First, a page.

“I don’t want to work with you anymore.”

He joined Raymond Chow to create the Golden Harvest company. He then said the second wife of Run Run didn’t know anything about film-making. She was only interested in budget cuts, so the Shaws went down because of her management. It should also be noted that this is the reason why Raymond left as Shaw Brothers were interesting in spending 50% of finances on TV productions and being more traditional, whereas Raymond was vying for more crossover appeal. Cheng (who was 75 years old and lived in the U.S. at the time) said:

“The heyday of Hong Kong and Japanese cinema is over; only Korea can still produce some great movies in Asia.”

There was a lot of racism among the Shaw studios, for example, he wanted the best fight choreographer and they gave him the best’s brother – a beginner by the name of Liu Chia-Yung (a.k.a. Lau Kar-Wing). He didn’t want Lo Lieh as the star. After the movie was released, Lo Lieh became a huge star. Cheng apparently doesn’t like Chinese movie directors and the Shaw Studio that much.

He said:

“Raymond Chow was the business director of the Shaw Brothers but he was fired (though he was going to quit anyway). Mona Fong replaced him, so Chow left the company and he bought the old Cathay studio to create the Golden Harvest.”

Of course, he went on to make what Bey Logan calls a remake of Bruce Lee’s The Big Boss (i.e. The Skyhawk). Cheng said that he, himself, didn’t know anything about Chinese Kung Fu, so he prepared the shooting of the movie by consulting Chinese martial arts books in the studio’s library. In the movie, when you see a guy bouncing on another guy for tearing out his opponent’s eye, that’s the eagle style. He said that when he entered into an agreement with the Shaw studios, Sir Shaw was already an old man – he didn’t know anything about making movies either. His second wife was the one who pulled the strings.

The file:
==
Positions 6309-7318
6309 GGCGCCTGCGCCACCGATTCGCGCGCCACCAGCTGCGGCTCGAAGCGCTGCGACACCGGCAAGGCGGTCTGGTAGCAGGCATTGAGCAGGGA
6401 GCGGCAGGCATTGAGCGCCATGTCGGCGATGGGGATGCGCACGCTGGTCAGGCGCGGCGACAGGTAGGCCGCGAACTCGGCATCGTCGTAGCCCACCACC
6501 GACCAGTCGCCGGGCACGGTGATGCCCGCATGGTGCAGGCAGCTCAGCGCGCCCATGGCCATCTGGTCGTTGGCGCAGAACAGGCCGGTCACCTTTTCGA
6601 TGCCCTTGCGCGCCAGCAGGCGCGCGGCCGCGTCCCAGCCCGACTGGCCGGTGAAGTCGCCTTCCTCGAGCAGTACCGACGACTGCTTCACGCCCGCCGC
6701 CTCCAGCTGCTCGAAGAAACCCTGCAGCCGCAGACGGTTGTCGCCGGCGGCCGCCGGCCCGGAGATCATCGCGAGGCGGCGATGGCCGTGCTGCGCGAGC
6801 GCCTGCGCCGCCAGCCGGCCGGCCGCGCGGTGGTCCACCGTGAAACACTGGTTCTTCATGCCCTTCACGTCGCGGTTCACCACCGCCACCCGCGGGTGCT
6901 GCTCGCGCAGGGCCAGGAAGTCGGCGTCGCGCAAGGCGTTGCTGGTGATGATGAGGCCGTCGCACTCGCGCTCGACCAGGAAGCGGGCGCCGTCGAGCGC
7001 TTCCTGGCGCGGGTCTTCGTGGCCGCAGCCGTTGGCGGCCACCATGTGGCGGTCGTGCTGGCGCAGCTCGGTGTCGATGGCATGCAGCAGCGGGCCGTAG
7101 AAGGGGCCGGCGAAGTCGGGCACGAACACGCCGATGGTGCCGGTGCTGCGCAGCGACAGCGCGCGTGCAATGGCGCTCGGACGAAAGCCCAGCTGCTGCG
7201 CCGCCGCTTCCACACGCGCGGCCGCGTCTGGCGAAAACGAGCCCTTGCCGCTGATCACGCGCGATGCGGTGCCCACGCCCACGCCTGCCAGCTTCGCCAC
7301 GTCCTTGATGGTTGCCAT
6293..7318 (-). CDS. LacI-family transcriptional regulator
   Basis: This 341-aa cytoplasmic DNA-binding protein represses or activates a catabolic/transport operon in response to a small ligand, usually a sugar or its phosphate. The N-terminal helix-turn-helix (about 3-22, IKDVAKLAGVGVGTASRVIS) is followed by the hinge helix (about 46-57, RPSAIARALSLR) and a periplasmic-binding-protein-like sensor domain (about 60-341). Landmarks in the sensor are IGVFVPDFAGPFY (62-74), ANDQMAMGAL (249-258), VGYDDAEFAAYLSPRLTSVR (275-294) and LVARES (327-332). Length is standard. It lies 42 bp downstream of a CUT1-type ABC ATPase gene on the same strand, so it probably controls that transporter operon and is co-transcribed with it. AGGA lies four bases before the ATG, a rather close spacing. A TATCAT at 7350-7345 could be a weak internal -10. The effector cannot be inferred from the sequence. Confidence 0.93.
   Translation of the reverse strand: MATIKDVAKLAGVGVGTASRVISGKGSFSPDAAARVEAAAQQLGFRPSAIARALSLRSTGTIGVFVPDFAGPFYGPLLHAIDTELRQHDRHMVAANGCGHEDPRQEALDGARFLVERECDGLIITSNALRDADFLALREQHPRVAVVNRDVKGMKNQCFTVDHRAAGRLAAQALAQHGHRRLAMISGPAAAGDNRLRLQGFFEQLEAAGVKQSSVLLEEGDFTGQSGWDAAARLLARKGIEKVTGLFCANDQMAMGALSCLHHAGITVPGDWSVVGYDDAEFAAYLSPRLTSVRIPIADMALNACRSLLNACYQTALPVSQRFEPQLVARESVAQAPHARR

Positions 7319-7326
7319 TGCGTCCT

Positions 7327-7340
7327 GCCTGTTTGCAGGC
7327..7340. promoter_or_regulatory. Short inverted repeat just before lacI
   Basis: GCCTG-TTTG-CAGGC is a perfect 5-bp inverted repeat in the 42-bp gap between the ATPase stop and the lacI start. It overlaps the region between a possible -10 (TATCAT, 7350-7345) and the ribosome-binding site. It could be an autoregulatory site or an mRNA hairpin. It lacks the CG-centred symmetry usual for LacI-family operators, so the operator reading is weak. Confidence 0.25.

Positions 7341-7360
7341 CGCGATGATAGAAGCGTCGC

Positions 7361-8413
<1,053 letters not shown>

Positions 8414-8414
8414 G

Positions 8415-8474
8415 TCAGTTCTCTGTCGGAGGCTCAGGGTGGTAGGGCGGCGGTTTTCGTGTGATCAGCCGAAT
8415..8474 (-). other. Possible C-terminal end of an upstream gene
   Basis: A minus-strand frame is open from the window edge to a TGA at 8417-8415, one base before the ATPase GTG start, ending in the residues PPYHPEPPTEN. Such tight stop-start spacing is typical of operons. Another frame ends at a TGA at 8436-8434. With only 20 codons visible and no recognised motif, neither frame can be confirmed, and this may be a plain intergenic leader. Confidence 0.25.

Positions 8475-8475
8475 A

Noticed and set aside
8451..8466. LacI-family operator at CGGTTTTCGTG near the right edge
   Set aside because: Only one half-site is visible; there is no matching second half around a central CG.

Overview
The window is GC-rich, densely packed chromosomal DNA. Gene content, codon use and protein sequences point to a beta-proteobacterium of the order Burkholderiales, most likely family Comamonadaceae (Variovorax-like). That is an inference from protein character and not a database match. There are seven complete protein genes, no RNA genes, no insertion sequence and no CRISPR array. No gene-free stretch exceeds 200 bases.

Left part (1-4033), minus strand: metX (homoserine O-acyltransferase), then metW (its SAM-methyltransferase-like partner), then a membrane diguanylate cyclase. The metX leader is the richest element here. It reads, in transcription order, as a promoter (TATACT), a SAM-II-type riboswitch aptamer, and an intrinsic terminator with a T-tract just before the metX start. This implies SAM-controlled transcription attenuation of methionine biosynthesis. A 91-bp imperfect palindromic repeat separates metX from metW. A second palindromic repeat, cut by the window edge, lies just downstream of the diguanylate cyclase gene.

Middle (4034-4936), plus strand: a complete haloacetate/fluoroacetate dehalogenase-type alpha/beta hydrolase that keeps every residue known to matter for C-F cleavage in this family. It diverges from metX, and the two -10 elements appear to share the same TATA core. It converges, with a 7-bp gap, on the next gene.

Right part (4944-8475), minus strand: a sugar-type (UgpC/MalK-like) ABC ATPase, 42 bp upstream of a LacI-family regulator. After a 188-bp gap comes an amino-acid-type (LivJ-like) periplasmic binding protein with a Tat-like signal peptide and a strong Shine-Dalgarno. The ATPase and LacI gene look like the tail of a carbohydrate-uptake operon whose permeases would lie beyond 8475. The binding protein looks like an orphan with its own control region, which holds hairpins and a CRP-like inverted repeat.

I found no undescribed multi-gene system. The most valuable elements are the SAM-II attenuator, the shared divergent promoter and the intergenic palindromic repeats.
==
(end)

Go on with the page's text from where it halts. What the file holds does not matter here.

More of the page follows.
He watched a lot of Westerns when he was young, he found that the old Asian movies don’t have a good pacing; so when he directed a martial arts movie, he tried to have the same pacing of the Western. He studied Chinese, he had two Korean assistants on the set and a translator as well. He had a lot of pressure during the movie shooting and the other Shaw directors weren’t very nice with him – they prevented him from using the fight choreographer or the right actor. He didn’t like Lo Lieh, that’s why he wanted to hire another actor for the leading role but the Shaw impresario refused because of the budget, so Lo Lieh was elected since he didn’t cost that much.

About the differences between H.K. and Korean film-making:

“When I was in Korea, there weren’t any distributors so the cinema owners distributed the movies by themselves. If the audience loved the movie, they kept on showing it. When I directed a Korean swordplay movie, I didn’t have any cable for the fighting scene or the fight choreographer or a stuntman, the actors and I had to do stuff by ourselves.”

He mentions:

“Shaw Brothers is the opposite. When I worked with them, they already had more than 1500 cinemas and they could distribute any movie they want. Shaw Brothers had a lot of specialists like stuntmen and fight choreographers. I just concentrated on director’s work.”

Cheng was asked about the difference between making movies in the ’60s and today. He was additionally asked to philosophize on what he thinks a good director is before being asked what his favourite movie was: